GOVERNMENT policies are normally designed to help citizens as they try to move up the economic ladder, not penalize them for trying. And on that one count alone, this week’s budget from Finance minister Mike de Jong is an abject failure.
In its budget highlights, the B.C. government presented four scenarios to bolster its case that “British Columbians continue to have one of the lowest overall tax burdens in Canada.”
But buried deep in another budget document – on page 106 of the three year fiscal plan – are two other scenarios and, strangely, B.C. doesn’t fare quite as well when they’re pulled out for comparison purposes.
Accepting the government’s numbers entirely at face value, a single individual earning $80,000 in B.C. would have the lowest tax burden in Canada. Yet, a single individual earning $25,000 has the third lowest burden in Canada. A two-income family of four earning $90,000 has the second lowest burden, but a two-income family of four earning $30,000 has the fourth lowest.
Notice a pattern? Such as the wealthier you are in B.C., the lower the comparative burden when compared to other provinces.
Undoubtedly it’s a coincidence, but surely no government would ever stoop so low as to design fiscal scenarios that were the most favourable for their political spin, such as setting income levels marginally below where the full impact of MSP premiums might kick in, which would likely throw some of those favourable inter-provincial comparisons out the window.
It’s why what other provinces have to say about inter-provincial tax burdens is so fascinating.
According to the Saskatchewan government’s inter-city comparison, a family living in Vancouver, earning $50,000 annually in 2014, had the highest tax burden of the ten cities included in their analysis (including property tax). A family earning $75,000 was a little better off, fifth highest.
Numbers compiled by the Manitoba government don’t back up B.C. either. A single parent with one child, earning $30,000, would have a lower tax burden in seven other provinces than they do in B.C. A two-income household of four, earning $60,000, would have a lower tax burden in Newfoundland and Labrador, Ontario, Manitoba, Saskatchewan and Alberta.
But what’s really killing off the economic hopes of most British Columbians is the incessant nickel-and-diming by a government that lacks the political will to set personal income tax rates at a level where the tax burden is shared fairly among all British Columbians.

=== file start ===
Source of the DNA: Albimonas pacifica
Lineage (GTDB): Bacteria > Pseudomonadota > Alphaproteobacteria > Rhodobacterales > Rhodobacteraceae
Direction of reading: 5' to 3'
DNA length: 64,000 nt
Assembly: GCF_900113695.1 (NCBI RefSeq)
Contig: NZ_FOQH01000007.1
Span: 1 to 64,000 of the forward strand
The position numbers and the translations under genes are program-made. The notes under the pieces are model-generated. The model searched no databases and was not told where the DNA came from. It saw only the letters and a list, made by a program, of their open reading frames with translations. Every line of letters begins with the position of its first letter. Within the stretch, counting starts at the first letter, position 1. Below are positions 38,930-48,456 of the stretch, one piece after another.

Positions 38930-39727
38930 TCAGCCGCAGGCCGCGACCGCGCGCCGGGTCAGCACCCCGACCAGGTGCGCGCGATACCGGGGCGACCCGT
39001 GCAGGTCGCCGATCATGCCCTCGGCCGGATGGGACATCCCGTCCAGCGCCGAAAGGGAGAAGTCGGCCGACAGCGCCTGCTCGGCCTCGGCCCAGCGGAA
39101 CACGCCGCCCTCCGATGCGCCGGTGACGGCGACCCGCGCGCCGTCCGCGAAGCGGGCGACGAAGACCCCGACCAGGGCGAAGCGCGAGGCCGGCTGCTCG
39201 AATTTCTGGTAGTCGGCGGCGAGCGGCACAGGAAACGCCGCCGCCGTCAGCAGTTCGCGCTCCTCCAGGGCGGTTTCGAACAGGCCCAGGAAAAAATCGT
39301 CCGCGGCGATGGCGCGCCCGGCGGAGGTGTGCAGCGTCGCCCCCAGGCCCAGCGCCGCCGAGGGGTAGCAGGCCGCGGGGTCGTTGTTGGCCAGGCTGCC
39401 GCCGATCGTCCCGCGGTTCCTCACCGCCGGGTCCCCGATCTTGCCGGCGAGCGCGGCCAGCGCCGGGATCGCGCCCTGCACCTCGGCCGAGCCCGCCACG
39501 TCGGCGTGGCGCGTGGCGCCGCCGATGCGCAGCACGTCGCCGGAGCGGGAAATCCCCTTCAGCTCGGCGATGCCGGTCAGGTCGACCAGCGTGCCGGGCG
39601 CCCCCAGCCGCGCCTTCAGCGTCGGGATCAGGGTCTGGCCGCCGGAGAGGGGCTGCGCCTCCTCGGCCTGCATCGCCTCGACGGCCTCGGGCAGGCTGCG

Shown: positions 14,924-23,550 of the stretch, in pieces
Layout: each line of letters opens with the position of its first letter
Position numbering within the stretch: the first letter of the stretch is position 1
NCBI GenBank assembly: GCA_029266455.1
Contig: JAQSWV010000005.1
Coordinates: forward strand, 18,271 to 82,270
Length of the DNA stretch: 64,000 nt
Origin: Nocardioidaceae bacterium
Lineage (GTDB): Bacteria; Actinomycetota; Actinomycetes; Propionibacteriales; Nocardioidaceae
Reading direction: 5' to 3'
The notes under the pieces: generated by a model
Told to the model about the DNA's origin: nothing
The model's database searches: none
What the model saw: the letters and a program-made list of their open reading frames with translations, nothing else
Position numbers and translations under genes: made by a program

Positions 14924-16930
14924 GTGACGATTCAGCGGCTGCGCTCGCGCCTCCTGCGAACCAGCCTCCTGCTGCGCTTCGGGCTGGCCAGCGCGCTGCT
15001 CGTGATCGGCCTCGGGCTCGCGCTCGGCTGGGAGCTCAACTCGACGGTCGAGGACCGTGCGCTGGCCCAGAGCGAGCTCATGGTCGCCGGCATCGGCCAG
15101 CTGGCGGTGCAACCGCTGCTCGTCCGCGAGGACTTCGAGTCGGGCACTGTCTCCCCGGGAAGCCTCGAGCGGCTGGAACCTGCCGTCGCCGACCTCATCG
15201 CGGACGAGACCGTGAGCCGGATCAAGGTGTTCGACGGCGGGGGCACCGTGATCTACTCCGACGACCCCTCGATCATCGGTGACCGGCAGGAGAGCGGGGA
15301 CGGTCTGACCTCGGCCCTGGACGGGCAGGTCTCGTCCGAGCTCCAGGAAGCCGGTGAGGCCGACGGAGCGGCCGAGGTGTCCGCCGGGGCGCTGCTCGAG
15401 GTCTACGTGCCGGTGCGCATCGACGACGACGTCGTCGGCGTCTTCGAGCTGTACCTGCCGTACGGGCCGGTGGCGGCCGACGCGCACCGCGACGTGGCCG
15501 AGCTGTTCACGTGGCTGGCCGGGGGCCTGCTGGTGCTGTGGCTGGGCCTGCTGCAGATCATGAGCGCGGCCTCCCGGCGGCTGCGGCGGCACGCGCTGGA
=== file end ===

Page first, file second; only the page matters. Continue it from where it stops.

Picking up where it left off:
Whether it’s a B.C. Hydro rate increase, an ICBC premium hike or a rise in MSP premiums, they’re all just another way for the B.C. government to pick the pockets of taxpayers. And since income rarely factors into the equation with regressive taxation, it’s generally those who can least afford the hit that get hurt the most.
According to an analysis by PBI Actuarial Consultants, MSP premiums for a family of three or more have gone up by 33 per cent since 2009, while per capita health care costs increased by 15 per cent.
PBI notes that since “all families with an adjusted net household income over $30,000 pay the same flat MSP rate, the lower the income above $30,000, the higher the impact of the premiums increase will be.”
They calculate that a family of three or more with an income just over the $30,000 limit for premium assistance will have to pay $1,728 per year, or over five per cent of their annual income; while families with a net household income between $50,000 and $99,999, will see the percentage of their family income going to pay premiums progressively fall from 3.5 per cent to 1.7 per cent.
And since premium assistance levels aren’t indexed to the cost of living, every pay raise for someone on premium assistance risks putting them a little further behind the eight ball, as that assistance begins to cut out. The last time that the limit for MSP assistance was changed was in 2010, when it was raised from $28,000.
By 2017-18, the BC government forecasts that MSP premiums will bring in $2.666 billion or $1.06 billion more than they did in 2009-10. The revenue it generates will be $18 million shy of what the government forecasts its royalties will be from natural gas, forestry and mining combined.
It would seem the B.C. government has found its own prosperity fund in MSP premiums.